subsoil can significantly modify the seismic waves propagating from the
bedrock, and affect the behaviour of a port structure under earthquake loading.
The earth-fill is the man-made deposit interacting with the structural surfaces of
a port structure. The earth-fill can be either a backfill (for quay walls as shown in
Fig. T4.1) or a foundation layer (for quay walls and breakwaters). In some cases,
e.g. for rubble mound breakwaters, the earth-fill can be the structural material.
Appropriate characterisation of subsoil and earth-fill is important for site
response and seismic analysis of port structures.
This technical commentary begins with reviewing the soil behaviour under
cyclic loads in Section T4.1, followed by the relevant field and laboratory tests in
Section T4.2. Empirical correlations are addressed with respect to deformation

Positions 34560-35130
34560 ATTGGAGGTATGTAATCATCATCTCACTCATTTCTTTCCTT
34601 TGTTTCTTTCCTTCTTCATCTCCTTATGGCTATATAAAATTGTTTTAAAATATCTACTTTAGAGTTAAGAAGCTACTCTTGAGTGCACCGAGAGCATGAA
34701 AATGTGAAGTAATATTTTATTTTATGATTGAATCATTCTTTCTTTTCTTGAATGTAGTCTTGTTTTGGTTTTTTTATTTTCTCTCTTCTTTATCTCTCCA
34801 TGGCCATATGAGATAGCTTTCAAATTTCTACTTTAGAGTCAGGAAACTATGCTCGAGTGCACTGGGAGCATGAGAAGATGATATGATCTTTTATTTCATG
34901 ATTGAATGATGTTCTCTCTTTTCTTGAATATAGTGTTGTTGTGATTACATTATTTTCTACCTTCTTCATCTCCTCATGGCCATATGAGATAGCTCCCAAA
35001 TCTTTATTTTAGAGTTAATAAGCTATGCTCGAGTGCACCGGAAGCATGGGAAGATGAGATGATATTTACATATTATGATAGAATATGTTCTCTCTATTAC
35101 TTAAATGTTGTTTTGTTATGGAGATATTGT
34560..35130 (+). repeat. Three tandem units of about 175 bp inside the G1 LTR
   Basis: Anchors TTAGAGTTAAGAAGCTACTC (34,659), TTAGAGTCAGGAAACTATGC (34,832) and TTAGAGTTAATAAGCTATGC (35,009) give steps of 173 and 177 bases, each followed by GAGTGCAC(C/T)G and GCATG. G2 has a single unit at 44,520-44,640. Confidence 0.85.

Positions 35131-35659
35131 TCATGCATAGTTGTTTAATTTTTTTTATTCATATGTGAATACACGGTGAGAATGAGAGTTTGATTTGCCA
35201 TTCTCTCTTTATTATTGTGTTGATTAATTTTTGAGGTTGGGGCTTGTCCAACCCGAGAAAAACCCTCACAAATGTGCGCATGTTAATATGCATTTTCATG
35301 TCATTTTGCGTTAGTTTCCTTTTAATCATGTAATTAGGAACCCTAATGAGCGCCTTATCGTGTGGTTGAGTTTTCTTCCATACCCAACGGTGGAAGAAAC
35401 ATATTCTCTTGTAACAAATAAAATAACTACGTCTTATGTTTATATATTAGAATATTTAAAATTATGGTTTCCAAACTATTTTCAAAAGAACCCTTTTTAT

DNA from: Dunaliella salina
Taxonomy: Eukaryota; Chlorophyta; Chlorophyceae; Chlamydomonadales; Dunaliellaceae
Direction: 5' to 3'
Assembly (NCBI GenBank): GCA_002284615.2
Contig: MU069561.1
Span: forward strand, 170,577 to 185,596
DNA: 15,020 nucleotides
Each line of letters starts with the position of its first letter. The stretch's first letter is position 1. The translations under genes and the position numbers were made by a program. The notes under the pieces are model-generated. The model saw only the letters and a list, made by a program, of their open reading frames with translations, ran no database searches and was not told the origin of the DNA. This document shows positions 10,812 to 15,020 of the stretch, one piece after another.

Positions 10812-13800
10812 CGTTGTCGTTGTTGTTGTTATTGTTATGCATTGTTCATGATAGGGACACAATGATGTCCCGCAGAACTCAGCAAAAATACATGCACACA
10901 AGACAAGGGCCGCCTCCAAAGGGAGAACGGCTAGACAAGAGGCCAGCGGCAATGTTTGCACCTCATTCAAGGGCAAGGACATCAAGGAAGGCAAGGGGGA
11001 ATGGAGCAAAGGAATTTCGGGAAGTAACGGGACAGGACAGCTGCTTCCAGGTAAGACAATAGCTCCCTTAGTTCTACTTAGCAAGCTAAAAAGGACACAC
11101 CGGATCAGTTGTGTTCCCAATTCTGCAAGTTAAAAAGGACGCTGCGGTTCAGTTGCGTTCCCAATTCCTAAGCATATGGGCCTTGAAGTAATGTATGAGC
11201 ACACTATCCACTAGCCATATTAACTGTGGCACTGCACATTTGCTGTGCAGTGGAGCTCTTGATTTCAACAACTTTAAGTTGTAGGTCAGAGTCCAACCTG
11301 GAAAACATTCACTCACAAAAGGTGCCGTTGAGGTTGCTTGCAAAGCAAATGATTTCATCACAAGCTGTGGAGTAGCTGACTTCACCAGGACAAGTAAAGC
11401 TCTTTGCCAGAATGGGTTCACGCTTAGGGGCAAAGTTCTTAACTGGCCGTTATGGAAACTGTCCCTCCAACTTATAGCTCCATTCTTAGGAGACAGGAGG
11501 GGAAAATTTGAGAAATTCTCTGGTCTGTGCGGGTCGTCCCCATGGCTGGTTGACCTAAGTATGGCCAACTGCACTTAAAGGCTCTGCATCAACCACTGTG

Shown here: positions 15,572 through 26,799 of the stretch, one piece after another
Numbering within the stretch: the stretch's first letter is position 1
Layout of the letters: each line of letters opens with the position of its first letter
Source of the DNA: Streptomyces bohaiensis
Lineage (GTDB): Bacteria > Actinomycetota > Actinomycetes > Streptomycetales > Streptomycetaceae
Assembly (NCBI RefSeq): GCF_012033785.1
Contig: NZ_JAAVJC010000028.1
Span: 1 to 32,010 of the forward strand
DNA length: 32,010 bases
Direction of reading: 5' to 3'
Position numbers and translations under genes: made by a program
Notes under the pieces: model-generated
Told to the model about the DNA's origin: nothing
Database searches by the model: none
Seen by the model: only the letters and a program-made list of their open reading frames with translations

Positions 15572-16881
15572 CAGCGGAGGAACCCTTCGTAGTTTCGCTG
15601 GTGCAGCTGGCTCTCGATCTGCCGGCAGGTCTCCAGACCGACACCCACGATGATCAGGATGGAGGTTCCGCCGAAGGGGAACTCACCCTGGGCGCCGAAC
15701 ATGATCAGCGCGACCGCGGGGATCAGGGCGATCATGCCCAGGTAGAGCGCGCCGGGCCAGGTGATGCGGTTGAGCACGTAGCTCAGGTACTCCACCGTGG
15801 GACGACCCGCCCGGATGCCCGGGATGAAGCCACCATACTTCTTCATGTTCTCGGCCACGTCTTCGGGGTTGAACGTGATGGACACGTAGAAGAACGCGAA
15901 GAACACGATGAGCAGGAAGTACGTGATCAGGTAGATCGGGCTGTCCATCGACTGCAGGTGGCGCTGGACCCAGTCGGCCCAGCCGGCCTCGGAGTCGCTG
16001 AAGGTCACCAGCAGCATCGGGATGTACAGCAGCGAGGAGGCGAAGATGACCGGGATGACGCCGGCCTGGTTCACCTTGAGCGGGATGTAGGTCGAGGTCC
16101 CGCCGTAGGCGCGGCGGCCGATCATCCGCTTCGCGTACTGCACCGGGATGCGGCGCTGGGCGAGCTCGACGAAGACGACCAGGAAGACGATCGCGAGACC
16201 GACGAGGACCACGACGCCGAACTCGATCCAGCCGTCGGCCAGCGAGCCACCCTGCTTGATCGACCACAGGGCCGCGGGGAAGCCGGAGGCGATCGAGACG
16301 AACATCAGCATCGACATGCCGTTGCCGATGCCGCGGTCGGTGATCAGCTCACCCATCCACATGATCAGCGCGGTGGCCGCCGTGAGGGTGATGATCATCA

properties in Section T4.3, and procedures for liquefaction potential assessment
are summarized in Section T4.4. The technical commentary concludes with the
recommended strategy for geotechnical characterisation in Section T4.5, with an
Appendix on the interpretation of geophysical tests. The contents of this technical commentary reflect the state-of-the-practice in the geotechnical characterisation around the world.

T4.1 MECHANICAL BEHAVIOUR OF SOIL UNDER CYCLIC LOADS


The effects of earthquake loads on a soil element for port structures can be
represented by a complex time history of shear stress (t). The pre-existing quasistatic stress state due to gravity further affects the soil element behaviour.
Depending on the level of earthquake motions considered for design, the shear
strain level induced in the soil can vary. According to the strain level considered,

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158 PIANC

Fig. T4.1. Schematic


view
of